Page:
Data collected by satellite has been used to establish the stability of the ground sustaining the Basilica di Massenzio in Rome, the largest of the ancient buildings that make up the Roman Forum. ESA explains on their website: "With the help of the satellite images, the geologists could tell very quickly if a particular hillside had slid a little over the years, or if the ground under a house had sunk a bit.
In order to measure if the vibrations coming from the modern-day Roman traffic and expansion of Rome's metro line was affecting the stability of the building, geologists and engineers made use of satellite images collected by Earth observation missions like ERS and Evnisat. The images were used to determine if there had been any movement of the ground beneath the structure.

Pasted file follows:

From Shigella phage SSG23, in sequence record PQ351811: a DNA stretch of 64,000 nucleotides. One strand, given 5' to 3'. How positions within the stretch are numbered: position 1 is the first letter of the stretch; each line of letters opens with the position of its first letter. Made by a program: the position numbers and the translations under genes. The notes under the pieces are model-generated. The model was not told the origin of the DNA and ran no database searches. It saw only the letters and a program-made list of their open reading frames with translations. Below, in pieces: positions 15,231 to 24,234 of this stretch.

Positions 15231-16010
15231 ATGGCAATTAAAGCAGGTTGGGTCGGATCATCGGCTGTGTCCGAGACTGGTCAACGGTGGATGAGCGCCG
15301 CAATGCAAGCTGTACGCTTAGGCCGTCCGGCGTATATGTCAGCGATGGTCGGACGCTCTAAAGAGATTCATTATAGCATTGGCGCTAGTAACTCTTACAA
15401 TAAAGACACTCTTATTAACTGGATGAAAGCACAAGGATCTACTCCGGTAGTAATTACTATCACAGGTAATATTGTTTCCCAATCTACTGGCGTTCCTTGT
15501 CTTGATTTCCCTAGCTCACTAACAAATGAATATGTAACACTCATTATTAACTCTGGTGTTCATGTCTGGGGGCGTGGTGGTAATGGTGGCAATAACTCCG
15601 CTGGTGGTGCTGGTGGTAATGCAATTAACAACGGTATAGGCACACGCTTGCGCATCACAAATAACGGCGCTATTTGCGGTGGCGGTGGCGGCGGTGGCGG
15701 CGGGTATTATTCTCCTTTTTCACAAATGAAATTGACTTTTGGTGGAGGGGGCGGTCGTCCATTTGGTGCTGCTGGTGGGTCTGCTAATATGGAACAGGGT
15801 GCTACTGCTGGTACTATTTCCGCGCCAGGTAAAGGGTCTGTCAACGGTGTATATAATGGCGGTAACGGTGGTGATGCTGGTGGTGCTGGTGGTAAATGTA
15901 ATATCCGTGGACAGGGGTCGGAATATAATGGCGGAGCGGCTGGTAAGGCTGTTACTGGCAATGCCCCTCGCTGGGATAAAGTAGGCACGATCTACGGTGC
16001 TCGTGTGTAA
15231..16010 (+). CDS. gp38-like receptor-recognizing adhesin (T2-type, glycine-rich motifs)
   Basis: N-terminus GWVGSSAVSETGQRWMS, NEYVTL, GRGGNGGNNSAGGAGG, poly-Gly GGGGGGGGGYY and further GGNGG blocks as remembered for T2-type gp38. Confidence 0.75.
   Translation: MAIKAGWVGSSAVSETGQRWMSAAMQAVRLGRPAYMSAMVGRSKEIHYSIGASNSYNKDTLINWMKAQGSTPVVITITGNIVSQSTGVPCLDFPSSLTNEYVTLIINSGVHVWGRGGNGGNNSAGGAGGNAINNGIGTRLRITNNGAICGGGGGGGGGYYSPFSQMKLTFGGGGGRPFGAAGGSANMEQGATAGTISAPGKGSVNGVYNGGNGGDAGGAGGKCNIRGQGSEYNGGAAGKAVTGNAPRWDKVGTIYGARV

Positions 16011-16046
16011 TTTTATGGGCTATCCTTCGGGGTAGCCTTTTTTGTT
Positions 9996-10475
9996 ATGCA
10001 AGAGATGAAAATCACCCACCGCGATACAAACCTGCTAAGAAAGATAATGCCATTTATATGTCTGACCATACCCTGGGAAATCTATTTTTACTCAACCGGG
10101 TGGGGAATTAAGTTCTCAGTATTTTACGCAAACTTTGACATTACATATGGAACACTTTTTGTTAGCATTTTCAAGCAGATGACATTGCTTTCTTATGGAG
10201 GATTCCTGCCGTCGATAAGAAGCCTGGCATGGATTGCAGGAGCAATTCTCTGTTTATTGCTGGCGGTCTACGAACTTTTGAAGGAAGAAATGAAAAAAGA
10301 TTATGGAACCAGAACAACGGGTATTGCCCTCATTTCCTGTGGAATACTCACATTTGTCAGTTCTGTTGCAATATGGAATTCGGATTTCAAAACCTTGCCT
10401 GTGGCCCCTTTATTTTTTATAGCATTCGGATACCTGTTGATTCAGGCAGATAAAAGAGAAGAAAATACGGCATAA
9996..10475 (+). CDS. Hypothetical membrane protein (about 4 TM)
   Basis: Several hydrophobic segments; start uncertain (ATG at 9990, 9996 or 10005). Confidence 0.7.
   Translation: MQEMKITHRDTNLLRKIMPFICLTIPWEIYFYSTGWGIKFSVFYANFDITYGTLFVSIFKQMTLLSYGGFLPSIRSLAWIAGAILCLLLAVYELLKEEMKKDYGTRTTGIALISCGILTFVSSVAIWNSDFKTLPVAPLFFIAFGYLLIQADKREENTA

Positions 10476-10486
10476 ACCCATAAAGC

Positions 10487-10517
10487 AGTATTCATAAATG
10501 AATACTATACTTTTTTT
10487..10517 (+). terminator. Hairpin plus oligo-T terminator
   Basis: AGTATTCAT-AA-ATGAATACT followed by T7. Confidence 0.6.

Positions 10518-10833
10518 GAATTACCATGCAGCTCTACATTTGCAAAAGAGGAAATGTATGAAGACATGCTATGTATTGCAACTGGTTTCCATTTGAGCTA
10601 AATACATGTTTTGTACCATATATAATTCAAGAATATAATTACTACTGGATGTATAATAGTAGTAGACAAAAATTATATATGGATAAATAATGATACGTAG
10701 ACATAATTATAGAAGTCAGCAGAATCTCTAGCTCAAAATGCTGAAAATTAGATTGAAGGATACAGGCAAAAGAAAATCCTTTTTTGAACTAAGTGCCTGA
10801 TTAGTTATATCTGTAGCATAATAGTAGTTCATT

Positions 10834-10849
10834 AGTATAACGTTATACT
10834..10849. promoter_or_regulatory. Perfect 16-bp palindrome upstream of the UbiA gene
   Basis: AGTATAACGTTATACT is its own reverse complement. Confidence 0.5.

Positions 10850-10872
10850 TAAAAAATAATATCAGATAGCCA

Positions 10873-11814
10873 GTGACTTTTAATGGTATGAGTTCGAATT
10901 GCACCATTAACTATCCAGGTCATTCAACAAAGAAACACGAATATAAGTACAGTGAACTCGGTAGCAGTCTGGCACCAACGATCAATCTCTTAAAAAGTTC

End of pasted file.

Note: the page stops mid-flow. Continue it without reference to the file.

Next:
Previously, when they suspected any movement of the ground, experts had to wait several months to confirm or discard their suspicions. With the new technique experts were able to measure any movement using data collected over decades by Earth observation missions, saving time and resources to determine the stability of the ground.
This technique demonstrates the practical use of satellites images to assess the risk of landslides or unstable ground. Among other things, this satellite-based method can help experts to monitor subtle changes of ground holding up structures such as dams, houses or highways, becoming then an useful tool in the assessment of risk of disaster and potential damages to vital infrastructure.